Lori Drew, Take 2?: The Government’s Computer Fraud and Abuse Act Prosecution in United States v. Nosal:

I have blogged a great deal about the Lori Drew case, in which the government is arguing that mere breach of Terms of Service violates the Computer Fraud and Abuse Act, 18 U.S.C. 1030, which prohibits accessing a computer “without authorization.” It turns out that there’s another case in which the government is testing a similarly broad theory of the CFAA, if not an even broader one. The case is United States v. Nosal, No. CR 08-0237 MHP, a case in the Northern District of California presently before Judge Marilyn Hall Patel.

  The facts of Nosal are pretty close to those of the most common fact pattern found in the civil caselaw of Section 1030, raised for the first time in a criminal case. The basic fact pattern is this: Employee at Company A decides that he is going to leave company A and join competitor company B, and he accesses the computers of Company A before he leaves. During that access, he looks around the files stored on Company A’s servers looking for information he might be able to use at Company B. After the employee leaves, Company A then sues the employee and Company B on the theory that by using Company A’s computers with a subjective intent to help Company B, the employee was accessing Company A’s computer “without authorization.” That is, by acting contrary to the interests of Company A, the employee was implicitly no longer authorized to access the Computers of A.

  Courts are sharply divided on this theory in the civil context. Almost all the caselaw is district court caselaw, so there isn’t a circuit split yet. But there have been about 20 district court decisions on this, about 10 of which were handed down in the last year alone, and the cases are divided almost 50/50 (or should I say 10/10?) between decisions accepting the theory and decisions rejecting it. Also, there is a clear trend in the caselaw: The earlier decisions generally accepted this theory, and the more recent cases tend to reject it. The one federal appeals court opinion to address the issue agreed with this theory, International Airport Centers v. Citrin, in a rather breezy opinion by Judge Posner in 2006 (I blogged about it at my solo blog here). As far as I know, however, this theory has not been tried in such a case in the criminal context.

  At least until the Nosal case, that is. I have posted some of the filings in the Nosal case here:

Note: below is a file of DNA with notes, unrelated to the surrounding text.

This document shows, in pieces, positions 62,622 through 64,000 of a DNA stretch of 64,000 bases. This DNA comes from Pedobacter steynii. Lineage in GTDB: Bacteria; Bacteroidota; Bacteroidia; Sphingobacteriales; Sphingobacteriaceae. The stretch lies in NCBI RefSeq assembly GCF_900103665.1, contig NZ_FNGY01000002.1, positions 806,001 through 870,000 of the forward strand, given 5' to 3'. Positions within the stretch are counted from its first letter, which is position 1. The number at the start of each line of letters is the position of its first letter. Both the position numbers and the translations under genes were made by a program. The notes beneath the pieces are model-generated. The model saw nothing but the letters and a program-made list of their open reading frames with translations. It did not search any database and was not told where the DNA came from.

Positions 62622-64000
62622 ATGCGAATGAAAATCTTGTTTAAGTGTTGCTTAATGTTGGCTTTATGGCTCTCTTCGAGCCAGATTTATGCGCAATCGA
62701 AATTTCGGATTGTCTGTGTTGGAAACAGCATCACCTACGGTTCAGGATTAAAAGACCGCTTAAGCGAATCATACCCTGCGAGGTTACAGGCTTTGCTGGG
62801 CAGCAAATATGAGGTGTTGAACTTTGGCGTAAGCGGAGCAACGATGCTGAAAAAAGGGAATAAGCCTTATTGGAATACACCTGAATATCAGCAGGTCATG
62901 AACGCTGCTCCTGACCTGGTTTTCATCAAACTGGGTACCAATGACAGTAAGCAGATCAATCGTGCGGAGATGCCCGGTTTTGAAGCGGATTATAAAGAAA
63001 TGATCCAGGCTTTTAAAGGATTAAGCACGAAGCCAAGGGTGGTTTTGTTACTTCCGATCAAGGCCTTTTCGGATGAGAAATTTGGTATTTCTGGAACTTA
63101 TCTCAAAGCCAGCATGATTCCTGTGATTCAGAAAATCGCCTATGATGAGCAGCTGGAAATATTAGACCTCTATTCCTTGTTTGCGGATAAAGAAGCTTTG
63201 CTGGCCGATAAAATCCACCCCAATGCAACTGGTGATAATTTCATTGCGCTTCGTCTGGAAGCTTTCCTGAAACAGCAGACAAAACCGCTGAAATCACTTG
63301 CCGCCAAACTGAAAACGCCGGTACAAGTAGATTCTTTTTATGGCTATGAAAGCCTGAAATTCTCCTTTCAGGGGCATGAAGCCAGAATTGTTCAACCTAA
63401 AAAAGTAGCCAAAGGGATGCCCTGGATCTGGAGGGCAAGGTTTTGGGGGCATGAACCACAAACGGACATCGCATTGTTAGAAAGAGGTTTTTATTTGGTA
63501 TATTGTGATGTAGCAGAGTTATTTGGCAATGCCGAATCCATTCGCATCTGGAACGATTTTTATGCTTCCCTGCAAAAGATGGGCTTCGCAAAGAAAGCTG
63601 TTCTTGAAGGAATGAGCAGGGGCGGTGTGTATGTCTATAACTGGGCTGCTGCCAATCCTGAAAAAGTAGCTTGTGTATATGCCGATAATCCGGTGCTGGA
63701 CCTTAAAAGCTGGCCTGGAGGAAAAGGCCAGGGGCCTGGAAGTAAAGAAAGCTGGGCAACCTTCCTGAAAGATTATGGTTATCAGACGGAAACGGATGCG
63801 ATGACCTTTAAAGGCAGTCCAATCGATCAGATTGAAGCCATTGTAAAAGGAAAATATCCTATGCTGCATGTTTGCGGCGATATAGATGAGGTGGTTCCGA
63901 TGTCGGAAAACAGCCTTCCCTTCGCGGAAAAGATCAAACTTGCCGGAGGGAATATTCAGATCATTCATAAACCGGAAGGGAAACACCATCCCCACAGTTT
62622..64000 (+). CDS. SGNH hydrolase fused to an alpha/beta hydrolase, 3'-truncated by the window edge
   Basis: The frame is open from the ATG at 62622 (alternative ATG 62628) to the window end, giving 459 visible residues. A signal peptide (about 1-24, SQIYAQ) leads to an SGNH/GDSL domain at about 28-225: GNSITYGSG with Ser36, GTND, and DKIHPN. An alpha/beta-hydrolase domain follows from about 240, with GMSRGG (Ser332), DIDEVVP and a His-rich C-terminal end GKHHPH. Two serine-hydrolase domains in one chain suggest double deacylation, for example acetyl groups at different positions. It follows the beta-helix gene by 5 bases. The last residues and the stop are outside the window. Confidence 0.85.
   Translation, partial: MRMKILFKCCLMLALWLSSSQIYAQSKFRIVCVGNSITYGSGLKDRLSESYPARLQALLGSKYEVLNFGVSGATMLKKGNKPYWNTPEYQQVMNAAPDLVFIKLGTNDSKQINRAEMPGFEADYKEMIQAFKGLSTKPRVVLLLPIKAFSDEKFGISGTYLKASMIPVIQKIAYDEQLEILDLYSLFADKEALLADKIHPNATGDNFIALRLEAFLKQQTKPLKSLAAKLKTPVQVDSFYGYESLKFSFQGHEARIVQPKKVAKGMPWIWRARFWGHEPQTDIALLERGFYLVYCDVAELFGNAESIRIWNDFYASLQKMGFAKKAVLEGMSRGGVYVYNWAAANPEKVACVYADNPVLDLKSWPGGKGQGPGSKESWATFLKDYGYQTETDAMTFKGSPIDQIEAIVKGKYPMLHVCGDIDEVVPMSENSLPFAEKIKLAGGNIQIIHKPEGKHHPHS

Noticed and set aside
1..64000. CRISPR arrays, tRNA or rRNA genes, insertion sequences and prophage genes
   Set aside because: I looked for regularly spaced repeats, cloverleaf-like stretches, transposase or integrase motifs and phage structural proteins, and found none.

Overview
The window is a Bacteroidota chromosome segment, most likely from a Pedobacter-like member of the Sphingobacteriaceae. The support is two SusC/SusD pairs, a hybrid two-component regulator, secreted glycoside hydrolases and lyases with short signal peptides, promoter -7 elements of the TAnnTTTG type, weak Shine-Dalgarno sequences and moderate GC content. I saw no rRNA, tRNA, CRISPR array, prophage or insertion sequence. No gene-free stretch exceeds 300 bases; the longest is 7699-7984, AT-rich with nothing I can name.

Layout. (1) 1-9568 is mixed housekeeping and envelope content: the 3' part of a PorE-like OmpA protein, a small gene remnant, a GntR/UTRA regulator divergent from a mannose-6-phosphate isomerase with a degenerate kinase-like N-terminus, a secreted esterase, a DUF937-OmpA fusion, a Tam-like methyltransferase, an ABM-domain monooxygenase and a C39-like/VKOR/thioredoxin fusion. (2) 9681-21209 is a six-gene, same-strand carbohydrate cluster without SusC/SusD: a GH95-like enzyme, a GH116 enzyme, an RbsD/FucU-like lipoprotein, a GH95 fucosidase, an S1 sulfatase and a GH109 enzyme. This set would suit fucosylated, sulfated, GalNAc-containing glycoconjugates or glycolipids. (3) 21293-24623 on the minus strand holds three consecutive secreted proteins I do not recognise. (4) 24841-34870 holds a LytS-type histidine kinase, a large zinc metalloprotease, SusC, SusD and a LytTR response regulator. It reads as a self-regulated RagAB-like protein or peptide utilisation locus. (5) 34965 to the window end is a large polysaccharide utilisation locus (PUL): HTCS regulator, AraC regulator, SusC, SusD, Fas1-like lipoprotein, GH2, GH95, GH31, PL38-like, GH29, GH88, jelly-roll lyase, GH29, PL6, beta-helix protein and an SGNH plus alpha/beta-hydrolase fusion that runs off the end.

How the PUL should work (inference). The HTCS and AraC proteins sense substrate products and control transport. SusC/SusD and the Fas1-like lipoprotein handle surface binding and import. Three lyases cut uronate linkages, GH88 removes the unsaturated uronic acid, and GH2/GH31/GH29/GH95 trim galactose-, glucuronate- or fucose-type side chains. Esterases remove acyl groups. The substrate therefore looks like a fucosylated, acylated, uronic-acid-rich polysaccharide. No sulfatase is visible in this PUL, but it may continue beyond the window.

1) Initial indictment (later superceded, but it gives you the basic idea of the government’s theory of the case),
2) Motion to dismiss indictment for failure to state an offense
3) Government opposition to motion to dismiss, and
4) Reply.

  There’s a lot going on in the Nosal case beyond the broad theory of the CFAA, I should emphasize. The matter has also been charged as mail fraud and a theft of trade secrets, for example, and the government claims that there are facts to prove unauthorized access beyond the Citrin theory that an employee who uses an employer’s computer with a bad motive is a criminal. Still, it appears that the government is indeed relying on that theory in several counts of the Nosal case, I believe for the first time in any criminal setting outside the Lori Drew case.

  In my view, the government’s broad theory of the CFAA should be rejected in the Nosal case for the same reasons that the government’s similar theory of the CFAA should be rejected in the Lori Drew case. Perhaps the conduct alleged in the Nosal indictment amounts to a theft of trade secrets, or mail fraud, or interstate transportation of stolen property, or some other criminal offense. But accessing a computer in a way contrary to the interests of its owners does not make that access criminal. The early civil cases adopting a very broad construction of the statute were simply incorrect, in my view. The early courts didn’t understand that they were interpreting a criminal statute; they didn’t understand that the interpretation of the CFAA should follow the fraud in the factum/fraud in the inducement dictinction; and they didn’t apply the rule of lenity or consider how such interpretations would raise obvious overbreadth problems in the criminal setting. To the extent the government is relying on the Citrin agency theory of the CFAA, I hope the court will reject that effort and force the government to stick to the narrower reading of the CFAA that Congress intended.

   I raised a lot of the arguments against the government’s theory in an article on the CFAA back in 2003, and I hope the court will address the theory and reject it squarely in the Nosal case. In the meantime, the Nosal case is very much worth watching: Judge Patel may hand down a ruling on this issue before Judge Wu decides the very similar issues in the Lori Drew case, meaning that Judge Patel may be the first judge to address these important issues.